New Study Finds Heart Inflammation After COVID-19 Vaccination Higher With Moderna Than Pfizer
New Study Finds Heart Inflammation After COVID-19 Vaccination Higher With Moderna Than Pfizer

By Zachary Stieber

A new study estimated that hundreds of cases of heart inflammation occur in every million second doses of Moderna’s COVID-19 vaccine in the highest-risk group.

Some 269.5 cases of myocarditis, a form of heart inflammation, were estimated for men aged 18 to 29, researchers concluded.

Myocarditis is a serious condition that can lead to death.

Researchers drew the numbers from a public health surveillance system established by authorities in British Columbia in Canada.

In the population-based cohort study, researchers looked for cases of myocarditis, pericarditis, and myopericarditis shortly after receipt of a Moderna or Pfizer COVID-19 vaccine, both of which utilize messenger RNA technology. Pericarditis is inflammation of tissue near the heart and myopericarditis is when both myocarditis and pericarditis occur.

Researchers excluded people who didn’t receive the two-shot primary series, who received one or more doses outside of British Columbia, and who experienced myocarditis within one year before vaccination.

Out of the remaining 3.1 million people, 59 developed myocarditis and 41 developed pericarditis between seven and 21 days after vaccination.

Researchers took the numbers and translated them to rates per million by using modeling.

The highest rates of myocarditis were among young males, who have long been found to be at the highest risk of post-vaccination heart inflammation.

Moderna’s rate was 269.5 per million second doses among males aged 18 to 29. Pfizer’s rate was 58 per million second doses among males in the age group.

The rates dropped in older age groups. Rates for males aged 30 to 39, for instance, were 54 per million (Moderna) and 11.3 per million (Pfizer).

Among women aged 18 to 29, the rates were 27.4 for Moderna and 4.8 for Pfizer. Among women aged 30 to 39, the rates were 27.8 for Moderna and 11.4 for Pfizer.

Background rates, or rates in the general population, are just 2 per million in people aged 18 to 39, meaning vaccination increases the likelihood of incidence.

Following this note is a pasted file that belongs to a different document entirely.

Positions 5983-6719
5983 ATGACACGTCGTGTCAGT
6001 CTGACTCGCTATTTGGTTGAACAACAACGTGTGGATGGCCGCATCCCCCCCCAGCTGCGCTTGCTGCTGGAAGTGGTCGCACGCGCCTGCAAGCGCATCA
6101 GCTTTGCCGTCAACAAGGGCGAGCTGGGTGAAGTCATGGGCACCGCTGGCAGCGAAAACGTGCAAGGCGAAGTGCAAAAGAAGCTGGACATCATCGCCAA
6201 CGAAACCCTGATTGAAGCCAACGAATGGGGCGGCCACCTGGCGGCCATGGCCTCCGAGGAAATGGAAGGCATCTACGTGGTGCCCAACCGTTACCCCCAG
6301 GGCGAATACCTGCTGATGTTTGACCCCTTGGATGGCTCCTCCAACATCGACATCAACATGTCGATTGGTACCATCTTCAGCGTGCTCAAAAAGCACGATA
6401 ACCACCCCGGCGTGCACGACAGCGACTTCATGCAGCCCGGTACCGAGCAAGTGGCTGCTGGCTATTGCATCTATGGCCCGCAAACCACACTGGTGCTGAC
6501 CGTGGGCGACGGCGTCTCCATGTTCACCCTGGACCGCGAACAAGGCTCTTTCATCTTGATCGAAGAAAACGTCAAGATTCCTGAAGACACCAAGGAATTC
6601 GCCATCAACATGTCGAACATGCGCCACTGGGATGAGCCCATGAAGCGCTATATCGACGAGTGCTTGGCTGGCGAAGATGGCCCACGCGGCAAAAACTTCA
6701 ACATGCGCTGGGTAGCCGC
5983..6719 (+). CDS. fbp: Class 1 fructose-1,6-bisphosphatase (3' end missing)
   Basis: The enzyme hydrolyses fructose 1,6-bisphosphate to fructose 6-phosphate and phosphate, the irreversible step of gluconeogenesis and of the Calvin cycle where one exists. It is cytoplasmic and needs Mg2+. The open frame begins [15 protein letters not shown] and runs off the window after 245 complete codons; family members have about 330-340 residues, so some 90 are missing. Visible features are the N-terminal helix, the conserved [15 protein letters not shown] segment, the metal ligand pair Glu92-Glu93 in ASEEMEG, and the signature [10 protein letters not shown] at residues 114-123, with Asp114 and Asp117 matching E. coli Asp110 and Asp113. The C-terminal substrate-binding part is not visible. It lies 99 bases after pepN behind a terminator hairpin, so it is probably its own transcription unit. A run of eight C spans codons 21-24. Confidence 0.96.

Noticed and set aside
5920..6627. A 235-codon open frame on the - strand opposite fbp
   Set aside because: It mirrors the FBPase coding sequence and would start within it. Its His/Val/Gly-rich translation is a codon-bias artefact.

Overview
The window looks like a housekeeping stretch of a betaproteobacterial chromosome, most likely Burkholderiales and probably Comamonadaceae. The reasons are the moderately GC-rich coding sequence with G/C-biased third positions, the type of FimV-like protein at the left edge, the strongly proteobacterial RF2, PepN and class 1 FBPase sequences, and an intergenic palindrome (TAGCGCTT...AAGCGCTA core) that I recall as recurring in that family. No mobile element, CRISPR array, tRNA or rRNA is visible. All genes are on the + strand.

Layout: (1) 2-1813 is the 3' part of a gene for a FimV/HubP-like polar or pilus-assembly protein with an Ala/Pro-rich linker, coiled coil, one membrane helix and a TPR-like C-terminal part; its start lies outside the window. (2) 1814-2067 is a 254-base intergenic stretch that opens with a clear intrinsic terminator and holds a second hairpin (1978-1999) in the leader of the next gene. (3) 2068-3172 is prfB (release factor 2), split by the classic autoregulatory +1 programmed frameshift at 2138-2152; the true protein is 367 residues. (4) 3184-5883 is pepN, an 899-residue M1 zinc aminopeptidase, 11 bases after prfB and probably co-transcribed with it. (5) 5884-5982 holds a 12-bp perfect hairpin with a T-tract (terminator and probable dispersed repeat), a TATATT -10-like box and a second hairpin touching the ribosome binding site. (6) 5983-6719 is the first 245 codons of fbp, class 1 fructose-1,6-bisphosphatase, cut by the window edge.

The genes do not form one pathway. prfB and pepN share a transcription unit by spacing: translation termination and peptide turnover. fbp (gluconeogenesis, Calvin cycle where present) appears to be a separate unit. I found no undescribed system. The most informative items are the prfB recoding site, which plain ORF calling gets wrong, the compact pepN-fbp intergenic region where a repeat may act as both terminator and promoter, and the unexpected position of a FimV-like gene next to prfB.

Experts in the United States and elsewhere have said that both the Pfizer and Moderna vaccines are causally linked with myocarditis and pericarditis.

Compared with Pfizer’s shot, the Moderna vaccine was linked with more than twofold higher odds of developing the inflammation conditions, researchers said.

Pfizer and Moderna didn’t respond to requests for comment by press time.

“Our findings may have policy implications regarding the choice of vaccine offered,” the researchers said.

Naveed Janjua, an epidemiologist and the executive director of analytics at the British Columbia Centre for Disease Control, led the study, which was funded by Canadian authorities. It was published by the Journal of the American College of Cardiology.

Limitations included the study being observational, with researchers saying they couldn’t tell whether the inflammation cases were related to vaccination.

Some experts, including the authors, have downplayed post-vaccination inflammation, saying the cases often resolve over time and that the benefits of the vaccines—primarily protection against severe illness, since they no longer offer much shielding against infection—outweigh the risks. Others say that, especially among younger people, the risks outweigh the benefits.

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